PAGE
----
Published on Aug 27, 2014 Fifty years ago, in 1964, U.S. President Lyndon Johnson signed the Wilderness Act into law, setting 54 areas aside for federal protection. It opened the way for an American wilderness system that has grown to more than 110 million protected acres in which, the act says, “the earth and its community of life are untrammeled by man, where man himself is a visitor who does not remain.” More proposed areas await congressional approval, including the Rocky Mountain Front in Montana and the Columbine-Hondo in New Mexico. Read more about the legacy of the Wilderness Act [More]
Male Magnificent Hummingbird giving flash signals with throat and forehead plumage.
Banding Northern Pintails in the Suisun Marsh, Northern California at The Family Duck Club
Mississippi Kite, Iclinia mississippiensis eating a chimney Swift and calling its mate to come in to try to take a share but is rebuffed.
This is one of my favorites—a Black-and-white Warbler flying from perch to perch, singing it’s high-pitched squeakyt song: wee-see-wee-see-wee-see (sounds like a squeaky wheel). This difficult exposure situation, with patchy sunlight and a bird composed of blacks and whites, shows how well my Canon 7D handles high contrast. Even in clips where portions of the bird are in full shade and other portions lit by sun, the results look really good (at least to me). I really do love this fabulous new technology! © 2010 Lang Elliott musicofnature.org
A selection of Hummingbirds and Orioles at the feeder by Jim Morgan’s Son.
Birds nesting in an underground parkade could have been locked in when the parkade was converted to a campus bike centre with doors on the end. The swallows quickly learned how to trigger the motion detectors to open the doors and go in and out whenever they want. Smart birds!
Painted Bunting couple dine together,
Olive-sided Flycatcher singing ” Quick – Three – Beers “
Look at Bronzed Cowbird photos and videos Click link to watch http://birds.audubon.org/birds/bronze…
Searching for the previously found Gray Vireo nest and couldn’t re-find. Speculated it could have blown away in the windstorm earlier that week, but didn’t see it or any remains on the ground.
The Prothonotary Warbler warbler is fairly common in the Eastern United States. It is rare in Canada and only found in extreme southern Ontario. It can be found in deciduous woods along streams and in swamps. The head and underparts are a golden yellow. It has blue-gray wings with no wing bars. It has white undertail coverts along with white patches in the tail. Nesting is in tree cavities. The song is a loud and clear repeated “tweet”.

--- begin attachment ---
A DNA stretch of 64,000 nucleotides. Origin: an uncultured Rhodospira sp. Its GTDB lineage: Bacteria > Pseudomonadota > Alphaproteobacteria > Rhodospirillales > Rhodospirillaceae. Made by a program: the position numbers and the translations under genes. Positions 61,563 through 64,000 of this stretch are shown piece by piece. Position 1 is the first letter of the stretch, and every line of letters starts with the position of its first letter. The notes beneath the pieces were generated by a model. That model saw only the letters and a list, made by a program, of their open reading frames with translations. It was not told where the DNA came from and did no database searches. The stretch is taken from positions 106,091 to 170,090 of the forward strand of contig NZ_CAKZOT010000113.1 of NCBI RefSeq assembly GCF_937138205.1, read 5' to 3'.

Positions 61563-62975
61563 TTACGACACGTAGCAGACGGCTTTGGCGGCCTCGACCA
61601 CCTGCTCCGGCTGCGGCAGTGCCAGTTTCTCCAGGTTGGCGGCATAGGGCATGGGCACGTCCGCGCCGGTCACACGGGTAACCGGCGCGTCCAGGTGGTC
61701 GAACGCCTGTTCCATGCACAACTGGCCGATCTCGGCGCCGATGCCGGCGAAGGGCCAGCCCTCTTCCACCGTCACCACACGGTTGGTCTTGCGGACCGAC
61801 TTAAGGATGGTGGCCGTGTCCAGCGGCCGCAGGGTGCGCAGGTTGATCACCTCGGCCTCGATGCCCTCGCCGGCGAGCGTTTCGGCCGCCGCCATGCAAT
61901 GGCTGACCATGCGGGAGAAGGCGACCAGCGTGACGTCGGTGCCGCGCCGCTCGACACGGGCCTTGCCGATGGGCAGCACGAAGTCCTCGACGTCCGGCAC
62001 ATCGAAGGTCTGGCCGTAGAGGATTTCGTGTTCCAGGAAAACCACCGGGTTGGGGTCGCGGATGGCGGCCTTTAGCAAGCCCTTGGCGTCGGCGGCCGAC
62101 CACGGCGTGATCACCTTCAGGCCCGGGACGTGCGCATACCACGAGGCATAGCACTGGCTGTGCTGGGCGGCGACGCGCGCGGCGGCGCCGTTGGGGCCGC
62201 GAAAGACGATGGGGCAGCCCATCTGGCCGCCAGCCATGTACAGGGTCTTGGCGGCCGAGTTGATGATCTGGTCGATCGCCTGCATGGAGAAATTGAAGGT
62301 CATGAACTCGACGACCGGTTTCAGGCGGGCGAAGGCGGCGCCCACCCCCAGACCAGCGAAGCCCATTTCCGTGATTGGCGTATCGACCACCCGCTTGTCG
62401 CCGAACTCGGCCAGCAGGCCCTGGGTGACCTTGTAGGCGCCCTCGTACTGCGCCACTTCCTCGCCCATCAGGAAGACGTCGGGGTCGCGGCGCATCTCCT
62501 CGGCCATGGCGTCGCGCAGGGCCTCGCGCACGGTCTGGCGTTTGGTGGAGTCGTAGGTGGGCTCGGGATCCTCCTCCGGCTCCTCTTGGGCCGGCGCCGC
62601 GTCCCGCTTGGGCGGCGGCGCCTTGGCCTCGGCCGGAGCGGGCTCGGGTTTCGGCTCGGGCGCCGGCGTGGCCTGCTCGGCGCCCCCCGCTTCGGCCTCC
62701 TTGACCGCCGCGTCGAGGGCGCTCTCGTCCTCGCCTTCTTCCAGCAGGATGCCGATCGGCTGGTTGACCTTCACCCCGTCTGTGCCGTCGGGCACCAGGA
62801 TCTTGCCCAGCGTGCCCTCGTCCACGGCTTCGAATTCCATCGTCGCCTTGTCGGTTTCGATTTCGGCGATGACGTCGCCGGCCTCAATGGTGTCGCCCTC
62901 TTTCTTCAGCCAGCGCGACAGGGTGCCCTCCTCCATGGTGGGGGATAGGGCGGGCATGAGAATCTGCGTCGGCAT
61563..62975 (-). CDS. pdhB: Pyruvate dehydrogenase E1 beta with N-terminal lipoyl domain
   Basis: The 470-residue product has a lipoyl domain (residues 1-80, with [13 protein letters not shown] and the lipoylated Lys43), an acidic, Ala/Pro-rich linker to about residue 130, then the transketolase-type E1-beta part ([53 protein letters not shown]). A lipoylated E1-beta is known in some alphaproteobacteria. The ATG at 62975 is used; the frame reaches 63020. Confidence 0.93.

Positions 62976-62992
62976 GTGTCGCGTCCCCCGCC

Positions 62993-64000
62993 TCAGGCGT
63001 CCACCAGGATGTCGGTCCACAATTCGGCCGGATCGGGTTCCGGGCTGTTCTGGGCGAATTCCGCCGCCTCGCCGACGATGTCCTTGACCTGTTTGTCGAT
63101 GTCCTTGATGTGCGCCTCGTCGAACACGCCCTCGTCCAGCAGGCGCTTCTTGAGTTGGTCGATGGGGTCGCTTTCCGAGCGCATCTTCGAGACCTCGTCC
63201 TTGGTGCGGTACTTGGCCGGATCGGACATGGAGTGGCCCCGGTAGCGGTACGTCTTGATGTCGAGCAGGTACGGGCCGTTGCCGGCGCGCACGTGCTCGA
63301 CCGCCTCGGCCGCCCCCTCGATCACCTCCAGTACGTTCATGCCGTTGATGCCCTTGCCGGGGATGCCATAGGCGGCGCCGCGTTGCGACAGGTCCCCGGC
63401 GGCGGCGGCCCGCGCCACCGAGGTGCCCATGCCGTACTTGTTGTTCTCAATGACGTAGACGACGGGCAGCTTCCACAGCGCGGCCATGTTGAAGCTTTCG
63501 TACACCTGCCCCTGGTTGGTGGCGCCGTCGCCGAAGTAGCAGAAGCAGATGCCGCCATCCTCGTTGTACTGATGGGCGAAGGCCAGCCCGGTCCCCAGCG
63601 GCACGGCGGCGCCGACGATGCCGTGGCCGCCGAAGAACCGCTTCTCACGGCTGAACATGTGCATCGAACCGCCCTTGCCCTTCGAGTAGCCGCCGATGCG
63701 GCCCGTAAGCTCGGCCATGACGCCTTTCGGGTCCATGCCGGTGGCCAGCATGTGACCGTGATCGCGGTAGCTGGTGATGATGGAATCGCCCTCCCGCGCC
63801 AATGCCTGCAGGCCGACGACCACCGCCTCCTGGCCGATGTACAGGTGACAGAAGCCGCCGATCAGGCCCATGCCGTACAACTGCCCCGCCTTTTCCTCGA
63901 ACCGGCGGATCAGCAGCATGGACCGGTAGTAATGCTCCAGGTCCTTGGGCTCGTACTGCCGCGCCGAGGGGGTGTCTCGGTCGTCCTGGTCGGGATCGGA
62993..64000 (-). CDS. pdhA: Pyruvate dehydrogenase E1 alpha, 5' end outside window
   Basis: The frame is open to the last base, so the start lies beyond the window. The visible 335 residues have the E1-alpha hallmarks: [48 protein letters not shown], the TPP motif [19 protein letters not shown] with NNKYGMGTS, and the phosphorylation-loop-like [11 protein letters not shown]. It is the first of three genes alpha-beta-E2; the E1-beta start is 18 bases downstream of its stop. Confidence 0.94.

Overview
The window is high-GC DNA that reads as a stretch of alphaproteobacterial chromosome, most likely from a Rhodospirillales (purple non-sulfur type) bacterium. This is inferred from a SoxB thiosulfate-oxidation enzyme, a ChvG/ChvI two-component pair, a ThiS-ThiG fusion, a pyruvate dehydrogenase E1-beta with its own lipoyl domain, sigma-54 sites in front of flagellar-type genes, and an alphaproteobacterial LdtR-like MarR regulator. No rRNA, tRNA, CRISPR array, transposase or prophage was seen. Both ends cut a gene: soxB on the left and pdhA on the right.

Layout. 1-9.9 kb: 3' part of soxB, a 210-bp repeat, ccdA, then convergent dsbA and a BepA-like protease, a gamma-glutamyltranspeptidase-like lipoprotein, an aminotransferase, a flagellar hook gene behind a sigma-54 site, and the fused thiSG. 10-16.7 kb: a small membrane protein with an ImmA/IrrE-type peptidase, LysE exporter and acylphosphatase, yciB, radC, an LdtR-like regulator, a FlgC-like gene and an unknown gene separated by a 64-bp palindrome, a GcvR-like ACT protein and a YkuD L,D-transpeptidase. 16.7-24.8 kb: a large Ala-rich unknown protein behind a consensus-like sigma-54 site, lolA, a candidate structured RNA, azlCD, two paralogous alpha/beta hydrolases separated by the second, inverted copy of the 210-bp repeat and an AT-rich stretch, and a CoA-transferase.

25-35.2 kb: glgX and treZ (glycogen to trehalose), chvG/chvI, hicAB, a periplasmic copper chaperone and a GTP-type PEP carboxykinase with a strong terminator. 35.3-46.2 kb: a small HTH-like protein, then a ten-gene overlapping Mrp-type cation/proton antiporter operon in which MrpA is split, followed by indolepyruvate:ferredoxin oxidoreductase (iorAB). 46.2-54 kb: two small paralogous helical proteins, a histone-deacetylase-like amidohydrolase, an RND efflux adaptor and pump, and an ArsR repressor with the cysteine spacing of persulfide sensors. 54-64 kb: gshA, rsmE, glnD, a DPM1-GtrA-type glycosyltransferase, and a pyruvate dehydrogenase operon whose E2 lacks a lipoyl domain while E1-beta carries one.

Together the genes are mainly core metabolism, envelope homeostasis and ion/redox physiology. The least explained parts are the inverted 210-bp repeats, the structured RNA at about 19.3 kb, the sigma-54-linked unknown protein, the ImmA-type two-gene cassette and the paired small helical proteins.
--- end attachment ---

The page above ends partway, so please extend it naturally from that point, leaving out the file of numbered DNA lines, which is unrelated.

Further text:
Filmed with a Casio EXF1 Pro high speed camera at 600 frames per second.
The Clay-colored Sparrow was once fairly common in north central United States and western and central Canada. Now due to intensive agricultural practices it is on the decline. It is found in brushy open areas, prairies, streamside thickets. It has brown streaked upperparts with clear whitish underparts. The head shows a central pale crown stripe and a broad light eyebrow stripe. Also note the brown cheek patch and gray collar and brown rump. Similar winter Chipping Sparrow has a contrasting gray rump. Brewer’s Sparrow has no central crown stripe. The distinctive song is unbird-llike with identical slow low-pitched buzzes.
The Egrets mostly followed the cattle. This I observed during my holidays. In this video you can see two egrets following a calf where ever he went. I think they are near them to eat the insects coming out of the grass when the cattle eat it. I really enjoyed observing how they behaved and waited patiently around the calf. A few captures I missed and they were hilarious. They never left the cattle and seem to be attracted by a magnetic force !! You can also see that they get on well with each otrher. ====================== Cattle Egret – [More]
Broad-winged Hawk eating a fresh kill of a Gray Squirrel. This was filmed on Halloween 10-31-2012 I have tons more footage of this Hawk so please drop a comment if you want more.If you would like to learn more about this hawk here is the link. http://en.wikipedia.org/wiki/Broad-winged_Hawk
This sparrow was recorded in Red Rock Canyon National Conservation Area on April 4th, 2014. The Black-chinned Sparrow (Spizella atrogularis). This passerine bird is generally found in chaparral, sagebrush, arid scrublands, and brushy hillsides, breeding in the Southwestern United States (western Texas to southern California), and migrating in winter to north-central Mexico and Baja California Sur. There is also a non-migratory population in central Mexico. If you are in the southwestern U.S., traversing rough, stony terrain with shrub thickets so dense they are a challenge to walk through, you are in the realm of the Black-chinned Sparrow. This remote, rugged [More]
Varied Thrushes on Johnson Creek.
Rufous Hummingbird ( Male ) – Best viewed at 720p resolution
Flock of Red Crossbills (Type 3) were feeding at eye level, for a change, in Douglas Fir.